Communique Magazine  

Office Hours: Christopher Robichaud

From JFK Jr. Forum in the Littauer Building, go up the stairs and turn right . . .


Jaws drop the first time most students enter Christopher Robichaud’s office. The animated response is fitting for the senior lecturer in public policy’s workspace. On top of, between, and leaning against the books that line nearly every inch of the walls—save the window looking out over John F. Kennedy Memorial Park—are memorabilia ranging from collector-edition action figures to a vintage-inspired Star Wars turntable.

Robichaud, an Ash faculty affiliate, opened his door for a conversation with the Center about his unique decor.
How would you describe your office?  
There’s a couple of components to this office that I think hit a person when they walk in. One, of course, is the overwhelming number of books that they’re greeted with. The other thing is a small sampling of some of my pop culture obsessions: the Star Wars rug, the Black Panther blanket, the Spider-Man pillows, the high-end collectible statues of my favorite 80s creatures, all the slashers, plus werewolves. Of course, there’s the intersection of some of my ideas of politics and popular culture with a series of presidents made into monsters and [John F.] Kennedy as The Phantom of the Opera.
As a philosopher and ethicist, why is pop culture a part of your work?  
I sometimes joke that philosophy is wasted on philosophers. It’s only half a joke. I love the discipline. I love my colleagues who are professional philosophers writing mostly for professional philosophers. There’s so much good that philosophy can do in the public, at large, but you sort of have to meet them halfway. So, my way of meeting folks halfway is by saying, “These popular cultural things that you love—Game of Thrones or The Walking Dead or Dungeons & Dragons or superheroes—there are some interesting philosophical ideas here.”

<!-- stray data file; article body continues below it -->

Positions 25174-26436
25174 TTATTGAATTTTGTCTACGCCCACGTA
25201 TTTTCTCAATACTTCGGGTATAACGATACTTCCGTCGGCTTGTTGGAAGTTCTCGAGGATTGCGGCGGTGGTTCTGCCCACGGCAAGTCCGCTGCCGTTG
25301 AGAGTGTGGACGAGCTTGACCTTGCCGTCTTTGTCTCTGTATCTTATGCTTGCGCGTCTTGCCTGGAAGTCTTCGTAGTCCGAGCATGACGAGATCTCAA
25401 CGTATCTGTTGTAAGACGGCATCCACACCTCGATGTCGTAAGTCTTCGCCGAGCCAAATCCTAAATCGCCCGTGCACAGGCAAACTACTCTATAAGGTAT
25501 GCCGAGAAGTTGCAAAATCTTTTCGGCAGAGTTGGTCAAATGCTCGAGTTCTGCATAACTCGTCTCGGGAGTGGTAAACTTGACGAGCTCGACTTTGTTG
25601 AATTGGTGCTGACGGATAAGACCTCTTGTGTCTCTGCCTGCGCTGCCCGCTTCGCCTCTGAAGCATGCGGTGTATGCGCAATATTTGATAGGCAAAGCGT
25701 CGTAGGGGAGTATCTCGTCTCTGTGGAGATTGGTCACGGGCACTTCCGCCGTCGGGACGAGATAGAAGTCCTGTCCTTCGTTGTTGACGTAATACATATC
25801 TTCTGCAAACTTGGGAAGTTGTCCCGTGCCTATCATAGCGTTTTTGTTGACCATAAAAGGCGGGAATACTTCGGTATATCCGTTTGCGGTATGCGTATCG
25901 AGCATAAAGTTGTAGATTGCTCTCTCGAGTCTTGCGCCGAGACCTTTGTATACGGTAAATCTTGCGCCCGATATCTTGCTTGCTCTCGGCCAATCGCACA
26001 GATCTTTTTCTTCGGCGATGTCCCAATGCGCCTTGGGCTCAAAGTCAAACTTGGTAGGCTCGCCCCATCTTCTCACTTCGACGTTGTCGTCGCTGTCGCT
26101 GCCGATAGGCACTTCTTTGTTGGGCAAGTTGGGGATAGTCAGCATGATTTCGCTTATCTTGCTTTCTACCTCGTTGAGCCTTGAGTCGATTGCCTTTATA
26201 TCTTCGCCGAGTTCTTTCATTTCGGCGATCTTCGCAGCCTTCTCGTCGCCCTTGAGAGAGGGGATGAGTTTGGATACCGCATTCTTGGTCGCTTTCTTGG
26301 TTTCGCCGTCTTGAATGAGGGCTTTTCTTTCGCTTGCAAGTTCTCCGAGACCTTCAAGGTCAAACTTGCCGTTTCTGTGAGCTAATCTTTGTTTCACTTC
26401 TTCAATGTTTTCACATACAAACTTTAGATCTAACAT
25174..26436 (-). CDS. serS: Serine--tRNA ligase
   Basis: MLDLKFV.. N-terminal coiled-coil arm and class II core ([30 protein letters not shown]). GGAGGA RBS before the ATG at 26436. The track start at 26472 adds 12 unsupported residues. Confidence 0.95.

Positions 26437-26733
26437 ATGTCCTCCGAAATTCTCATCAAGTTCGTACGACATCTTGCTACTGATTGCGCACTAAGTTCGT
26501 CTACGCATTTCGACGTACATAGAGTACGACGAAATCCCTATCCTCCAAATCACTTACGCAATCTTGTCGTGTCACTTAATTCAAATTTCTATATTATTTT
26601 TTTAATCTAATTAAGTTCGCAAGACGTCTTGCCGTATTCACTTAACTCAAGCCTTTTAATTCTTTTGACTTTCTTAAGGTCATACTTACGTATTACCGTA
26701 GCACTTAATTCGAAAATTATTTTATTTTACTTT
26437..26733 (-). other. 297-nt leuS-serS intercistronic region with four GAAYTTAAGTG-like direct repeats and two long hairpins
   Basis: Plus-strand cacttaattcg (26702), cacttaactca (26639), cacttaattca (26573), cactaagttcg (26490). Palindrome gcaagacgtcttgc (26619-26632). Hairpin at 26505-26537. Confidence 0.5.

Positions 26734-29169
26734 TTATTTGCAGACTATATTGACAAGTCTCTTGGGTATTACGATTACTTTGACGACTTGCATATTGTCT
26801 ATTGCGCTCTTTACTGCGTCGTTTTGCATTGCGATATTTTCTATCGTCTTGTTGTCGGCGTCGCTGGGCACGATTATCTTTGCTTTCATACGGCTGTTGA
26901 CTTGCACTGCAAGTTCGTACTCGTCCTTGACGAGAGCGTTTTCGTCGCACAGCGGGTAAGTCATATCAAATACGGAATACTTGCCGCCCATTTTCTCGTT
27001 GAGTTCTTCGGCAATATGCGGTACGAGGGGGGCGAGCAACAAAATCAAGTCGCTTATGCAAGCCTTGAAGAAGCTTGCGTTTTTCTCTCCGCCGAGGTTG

You’ve brought pop culture into your classroom teaching and you also host This Week in Dystopia, a podcast about the intersection of politics and pop culture. What inspired you to create the show?  
Even at a school of politics, we can be out of touch with how the public is thinking about politics and what they want. After the 2016 election, we [the Kennedy School] made an all-hands-on-deck effort to reach out and try to find more and interesting ways to take all the intellectual talent that often comes through Harvard and provide it for public consumption.
There’s a growing group of us who are unapologetic about being academics, but are also bringing that academic rigor to bear on Beyoncé, sports, or exercise. The podcast is a space or a forum in which I allow those conversations to happen. Part of it is just to show folks, ‘Look, there actually are some interesting ideas here. Learning doesn’t have to be agonizing.’
Any Easter eggs in the office? Anything hidden that people wouldn’t notice?  
In the corner, there are a bunch of Dungeons & Dragons books; I run a Dungeons & Dragons game out of the Kennedy School. A couple times a month, people—including a Cambridge city councilor—play with me and a bunch of the students.
Also, I have one of the Ben Cooper 1976 King Kong masks. Those are very hard to find in good condition. People usually walk by it are just like, “Why does this guy have a gorilla mask here?” But collectors will immediately stop.